Opae’ula Bubble Trouble Solved

The bubbles are gone. I hope. I sat and observed the opae in the 10-gallon for about ten minutes this morning and didn’t see any with the dreaded bubble “disease.”

What happened?

The answer is so simple that I’m embarrassed to admit it. The bubbles were really just that — bubbles. Air bubbles, to be more exact, and not symptoms of some form of infection or disease. How do I know?

Yesterday afternoon, I netted more of the bubbled opae and added them to the 1-gallon quarantine tank. And, as before, they seemed to lose their bubbles once in the tank. I assumed that it was an optical illusion, that the bubbles were still present but I just couldn’t see them because of the poor visibility afforded by the plastic container.

The obvious difference between the quarantine tank and the 10-gallon is the absence of an air filtering system. Assuming that the bubbles couldn’t be benign and had to be some kind of horrible disease, I didn’t give this difference a second thought. That is, until yesterday afternoon. Could filtration be the cause? Seemed far-fetched, but I was desperate and had nothing to lose.

The UGF in the 10-gallon runs 24/7, and it produces a constant bloom of tiny bubbles. I decided to experiment and turned the filter off last night. This morning, a few minutes ago, I checked to see if it had made a difference.

Voilà, it had, much to my relief and chagrin. I didn’t see any opae with bubbles. I’ll continue to monitor the tank throughout the day to see if this observation holds true.

I’ll keep the quarantined opae in the isolation container until I’m sure the 10-gallon really is safe. Perhaps later today or early tomorrow they’ll be able to rejoin their colony.

Another plus for the 10-gallon with filter turned off is the appearance (or visibility?) of numerous tiny juveniles. In the filtered state, I might’ve missed them because of the constant agitation of bubbles or they might’ve been hiding in the condo to avoid the turmoil outside.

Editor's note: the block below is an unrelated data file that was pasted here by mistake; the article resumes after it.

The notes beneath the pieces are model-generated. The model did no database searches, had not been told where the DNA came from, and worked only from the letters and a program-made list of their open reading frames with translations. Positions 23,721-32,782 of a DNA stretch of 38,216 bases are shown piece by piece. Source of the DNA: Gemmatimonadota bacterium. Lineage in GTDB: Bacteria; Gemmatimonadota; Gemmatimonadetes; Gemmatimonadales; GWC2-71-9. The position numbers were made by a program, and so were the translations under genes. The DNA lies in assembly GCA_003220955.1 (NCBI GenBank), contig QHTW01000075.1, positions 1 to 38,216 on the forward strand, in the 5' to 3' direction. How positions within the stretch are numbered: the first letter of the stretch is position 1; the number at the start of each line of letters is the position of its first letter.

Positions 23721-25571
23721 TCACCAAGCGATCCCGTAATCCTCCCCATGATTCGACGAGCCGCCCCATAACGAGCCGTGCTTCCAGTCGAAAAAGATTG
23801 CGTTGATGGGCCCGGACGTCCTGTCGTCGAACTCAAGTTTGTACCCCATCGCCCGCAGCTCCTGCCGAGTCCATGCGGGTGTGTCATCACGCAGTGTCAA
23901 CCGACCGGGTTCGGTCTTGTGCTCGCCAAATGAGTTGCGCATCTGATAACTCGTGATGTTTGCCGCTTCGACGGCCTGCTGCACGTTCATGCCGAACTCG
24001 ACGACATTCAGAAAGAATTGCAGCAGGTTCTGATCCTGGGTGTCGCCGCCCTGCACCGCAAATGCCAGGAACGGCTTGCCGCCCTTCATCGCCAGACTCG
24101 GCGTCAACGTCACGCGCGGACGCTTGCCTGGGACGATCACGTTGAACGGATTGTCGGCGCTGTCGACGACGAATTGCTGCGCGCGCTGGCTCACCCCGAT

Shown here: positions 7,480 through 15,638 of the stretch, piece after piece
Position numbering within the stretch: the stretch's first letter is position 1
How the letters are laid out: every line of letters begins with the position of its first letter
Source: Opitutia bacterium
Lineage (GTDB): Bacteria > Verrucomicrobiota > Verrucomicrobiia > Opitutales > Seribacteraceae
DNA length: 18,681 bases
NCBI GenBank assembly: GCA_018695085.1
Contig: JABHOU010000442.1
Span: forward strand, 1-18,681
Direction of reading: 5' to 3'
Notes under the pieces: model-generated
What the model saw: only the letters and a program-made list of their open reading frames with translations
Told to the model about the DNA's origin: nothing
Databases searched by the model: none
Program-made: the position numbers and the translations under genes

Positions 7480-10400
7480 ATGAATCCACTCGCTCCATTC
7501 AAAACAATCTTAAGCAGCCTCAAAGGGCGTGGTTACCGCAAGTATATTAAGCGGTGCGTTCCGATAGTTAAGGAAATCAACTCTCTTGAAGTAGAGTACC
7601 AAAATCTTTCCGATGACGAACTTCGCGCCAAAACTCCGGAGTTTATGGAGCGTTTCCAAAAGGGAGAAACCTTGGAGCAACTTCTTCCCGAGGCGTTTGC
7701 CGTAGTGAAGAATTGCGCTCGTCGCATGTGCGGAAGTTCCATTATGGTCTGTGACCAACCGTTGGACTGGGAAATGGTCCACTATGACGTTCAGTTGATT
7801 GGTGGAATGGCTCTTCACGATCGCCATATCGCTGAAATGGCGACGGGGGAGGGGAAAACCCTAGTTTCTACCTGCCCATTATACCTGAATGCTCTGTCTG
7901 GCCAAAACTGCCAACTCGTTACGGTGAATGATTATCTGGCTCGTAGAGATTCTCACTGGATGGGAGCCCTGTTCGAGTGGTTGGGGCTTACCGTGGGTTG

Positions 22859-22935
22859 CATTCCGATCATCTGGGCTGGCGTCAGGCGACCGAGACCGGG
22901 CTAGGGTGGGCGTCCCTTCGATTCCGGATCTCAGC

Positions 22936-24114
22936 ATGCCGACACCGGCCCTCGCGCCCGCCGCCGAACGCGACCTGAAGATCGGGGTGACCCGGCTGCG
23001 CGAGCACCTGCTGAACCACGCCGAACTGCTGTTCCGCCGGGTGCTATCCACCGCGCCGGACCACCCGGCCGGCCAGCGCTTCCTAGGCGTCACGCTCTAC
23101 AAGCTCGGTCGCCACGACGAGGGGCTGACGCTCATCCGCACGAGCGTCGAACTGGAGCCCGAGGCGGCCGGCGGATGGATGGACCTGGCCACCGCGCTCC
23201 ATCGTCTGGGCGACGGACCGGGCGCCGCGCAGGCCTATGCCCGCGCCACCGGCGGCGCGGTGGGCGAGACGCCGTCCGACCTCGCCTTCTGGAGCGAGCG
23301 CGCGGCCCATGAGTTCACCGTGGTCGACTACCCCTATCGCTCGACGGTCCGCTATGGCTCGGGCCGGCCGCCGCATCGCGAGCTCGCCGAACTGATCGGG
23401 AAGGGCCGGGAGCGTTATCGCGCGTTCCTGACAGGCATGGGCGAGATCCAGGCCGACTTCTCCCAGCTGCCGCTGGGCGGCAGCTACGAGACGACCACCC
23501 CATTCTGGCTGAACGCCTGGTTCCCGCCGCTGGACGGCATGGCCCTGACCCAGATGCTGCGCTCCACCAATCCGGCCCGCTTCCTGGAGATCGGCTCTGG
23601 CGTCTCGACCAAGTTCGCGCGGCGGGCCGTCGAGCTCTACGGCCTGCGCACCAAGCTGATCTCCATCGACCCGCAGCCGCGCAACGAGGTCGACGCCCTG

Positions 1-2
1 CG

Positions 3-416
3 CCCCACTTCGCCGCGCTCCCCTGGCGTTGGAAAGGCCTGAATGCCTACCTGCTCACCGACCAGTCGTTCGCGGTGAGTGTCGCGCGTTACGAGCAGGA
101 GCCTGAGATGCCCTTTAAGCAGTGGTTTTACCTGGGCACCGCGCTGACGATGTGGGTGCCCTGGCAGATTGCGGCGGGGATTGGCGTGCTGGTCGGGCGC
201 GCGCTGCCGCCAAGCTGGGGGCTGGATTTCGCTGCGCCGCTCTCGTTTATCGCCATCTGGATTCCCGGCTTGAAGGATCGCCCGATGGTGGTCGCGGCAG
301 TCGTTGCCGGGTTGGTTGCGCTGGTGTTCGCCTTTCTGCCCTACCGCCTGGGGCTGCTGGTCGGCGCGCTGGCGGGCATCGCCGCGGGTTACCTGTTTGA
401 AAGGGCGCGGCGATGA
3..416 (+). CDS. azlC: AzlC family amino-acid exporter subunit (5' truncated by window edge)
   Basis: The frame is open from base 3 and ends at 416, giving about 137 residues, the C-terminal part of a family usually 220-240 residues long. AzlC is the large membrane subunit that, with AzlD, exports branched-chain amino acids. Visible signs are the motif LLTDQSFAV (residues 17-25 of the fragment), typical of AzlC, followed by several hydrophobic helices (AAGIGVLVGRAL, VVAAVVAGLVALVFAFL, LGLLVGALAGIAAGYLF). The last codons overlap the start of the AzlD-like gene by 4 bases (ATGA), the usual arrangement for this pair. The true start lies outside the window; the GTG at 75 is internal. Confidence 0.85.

In any case, the 10-gallon seems like a totally different environment with filter off. More peaceful. Less stressful? Not sure. The grazing seems more relaxed, less frenzied. Not sure if this is a healthy sign.

I remember, early on, experimenting between filter-on and filter-off periods. At the time, I found that the opae became more active as soon as the filter was turned off, but after a day or so, their activity level seemed to decline. My assumption at the time was that the chemical balance was upset by the absence of the filter. I decided to simply leave it on 24/7.

Now I’m wondering if I should move to a cycle that alternates between filter-on and filter-off. Perhaps this step is needed if bubbles begin to attach to the opae? If not, then leave it on 24/7?

I suppose another question is, are the bubbles trapped on their shells harmful? They don’t seem to be. Could they be beneficial in some way?

I’d be remiss if I didn’t acknowledge the support and comfort that Robin and Odin provided during this crisis, which seemed all too real at the time. I learned a heck of a lot and will no longer think of no-maintenance as an ideal. Low-maintenance, in the form of close observation-based monitoring is essential. I guess the rule of thumb is, if something doesn’t look right, investigate.

A second rule of thumb may be, don’t overlook obvious causes. In other words, don’t assume anything. In this case, I should have explored the air filter as a cause before jumping to other diagnoses. Bubbles beget bubbles seems, in hindsight, to be a no-brainer.